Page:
VPC and Community Resolve Regional Substation Issue
After over a year of meetings and negotiations regarding the site for a new regional substation for high-voltage electricity, the community and BGE found resolution and have agreed to a site off of Rt. 30. The initial site purchased by BGE caused an uproar among members of the Valleys Planning Council and the Hanover Road Association because the site was within the Piney Run Rural Legacy Area, was surrounded by agricultural properties under conservation easement, and had poor access via Kemp Road.
BGE met extensively with members of a committee established by VPC as well as leadership from the Hanover Road Association and the Reisterstown, Owings Mills, Glyndon Association (ROG). Members of the community were able to identify an alternative site that offered a number of advantages to the utility, including proximity to the Northwest Substation, good access from Rt. 30, and direct access to a rail line to be used for off-loading heavy equipment needed for the facility.
In June of 2010, BGE purchased a 91-acre property within the Piney Run Rural Legacy Area and surrounded by properties under permanent conservation easement. Residents vehemently objected to this location and vowed to oppose the special exception needed from the county to locate a substation on land zoned RC2 (agriculture). Due to environmental constraints on the site, BGE purchased an adjacent 25-acre parcel to expand the site and allow for construction.
The utility needed a site along existing power lines for a new regional substation to serve as an off-ramp for the higher voltage 500kV power to service the mid-Atlantic region. The substation would receive the high-voltage power and step it down to 230kV and 115kV lines to service customers. The new substation needed to be as close to the Northwest Substation on Cockeysmill Road as possible. Without the substation, BGE expected to face violations of industry standards for reliability in 2017. Although BGE had initially looked at the alternative site as a preferred location, representatives were not able to negotiate the purhcase, and they instead bought the former Camp Holiday site.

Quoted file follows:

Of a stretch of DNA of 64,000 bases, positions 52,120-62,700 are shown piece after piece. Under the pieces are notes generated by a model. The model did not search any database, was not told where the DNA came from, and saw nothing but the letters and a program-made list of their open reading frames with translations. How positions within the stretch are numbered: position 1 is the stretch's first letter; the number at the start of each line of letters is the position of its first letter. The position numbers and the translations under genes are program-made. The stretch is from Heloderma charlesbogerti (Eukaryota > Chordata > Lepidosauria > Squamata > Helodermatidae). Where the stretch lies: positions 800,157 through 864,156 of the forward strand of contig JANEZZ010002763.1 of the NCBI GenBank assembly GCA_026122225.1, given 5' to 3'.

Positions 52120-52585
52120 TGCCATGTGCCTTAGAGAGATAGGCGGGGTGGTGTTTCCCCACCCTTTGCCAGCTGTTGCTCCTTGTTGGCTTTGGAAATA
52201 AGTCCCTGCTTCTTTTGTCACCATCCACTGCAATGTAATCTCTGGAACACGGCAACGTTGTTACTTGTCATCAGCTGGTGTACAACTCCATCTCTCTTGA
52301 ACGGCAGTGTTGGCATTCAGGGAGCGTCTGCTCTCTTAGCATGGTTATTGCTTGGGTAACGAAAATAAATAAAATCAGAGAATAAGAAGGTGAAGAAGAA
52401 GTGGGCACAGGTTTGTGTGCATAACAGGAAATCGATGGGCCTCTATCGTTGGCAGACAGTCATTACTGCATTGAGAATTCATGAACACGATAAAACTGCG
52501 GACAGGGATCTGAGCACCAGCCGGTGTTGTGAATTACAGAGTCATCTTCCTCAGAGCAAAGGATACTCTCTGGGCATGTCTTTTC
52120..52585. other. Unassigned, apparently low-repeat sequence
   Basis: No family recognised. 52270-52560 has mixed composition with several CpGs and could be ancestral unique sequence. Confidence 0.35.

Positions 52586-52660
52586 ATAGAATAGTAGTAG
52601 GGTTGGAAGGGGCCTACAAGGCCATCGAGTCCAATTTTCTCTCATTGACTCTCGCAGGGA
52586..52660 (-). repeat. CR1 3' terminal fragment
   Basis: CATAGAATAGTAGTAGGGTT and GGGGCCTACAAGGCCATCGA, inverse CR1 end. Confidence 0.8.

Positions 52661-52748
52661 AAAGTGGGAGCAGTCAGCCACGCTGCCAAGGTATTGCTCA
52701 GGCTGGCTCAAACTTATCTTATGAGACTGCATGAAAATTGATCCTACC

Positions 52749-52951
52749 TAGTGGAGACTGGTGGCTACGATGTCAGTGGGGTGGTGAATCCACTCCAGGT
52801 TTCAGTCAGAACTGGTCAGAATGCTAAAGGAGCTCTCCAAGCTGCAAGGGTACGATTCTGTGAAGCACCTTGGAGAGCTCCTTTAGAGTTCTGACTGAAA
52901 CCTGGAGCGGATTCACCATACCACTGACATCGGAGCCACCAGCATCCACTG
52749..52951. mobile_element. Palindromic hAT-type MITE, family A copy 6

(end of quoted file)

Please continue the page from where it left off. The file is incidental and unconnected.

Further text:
VPC formed a committee that included VPC members and representatives of the Hanover Road Association. Members of the committee immediately went to work on researching alternative locations and were able to find interested landowners near the preferred site on Rt. 30. Two large community meetings were held along with a number of smaller meetings to discuss options. BGE agreed to approach the project with a dual strategy. They agreed to pursue the alternative site and agreed to follow through on that if they could purchase the properties for a reasonable price and within the necessary timeframe. They also continued to pursue approvals needed to build the substation at the Camp Holiday site in case the alternative site did not pan out.
In January of 2012, BGE announced the successful purchase of several properties needed for the alternative site. VPC, Hanover Road Association, and ROG signed a restrictive covenant laying out specifics on the development of the substation at the new Rt. 30 location. As a result of this cooperative approach, the three private community groups supported BGE’s request for a special exception. BGE is moving forward with a development plan that must be approved by the county.
VPC commends BGE for their willingness to work closely with the community and reach this win-win outcome. Rob Gould, Eric Jacobson, and Carol Dodson were key players on the BGE team. Elected officials who played key roles included: Delegate Dana Stein, Senator Ben Cardin, Councilman Todd Huff, Councilwoman Vicki Almond, and County Executive Kevin Kamenetz. Special project committee members included: Meriwether Morris, George Mahoney, Ned Halle, Patrick Worrall, Holly Bricken, Glenn Elseroad, Ann Jones, Chris Lynch, Mandy Mahoney, Michelle Naish, Bob Slaterbeck and Charlie Wells. A special thanks is also owed to the landowners along Rt. 30 who agreed to sell their property to BGE. Everyone believes that the alternative site is a much better location for this large facility and is pleased with the outcome.
BGE will be moving forward with development plan approvals at the alternative site. The community leaders look forward to working with BGE to sell and protect the former Camp Holiday property.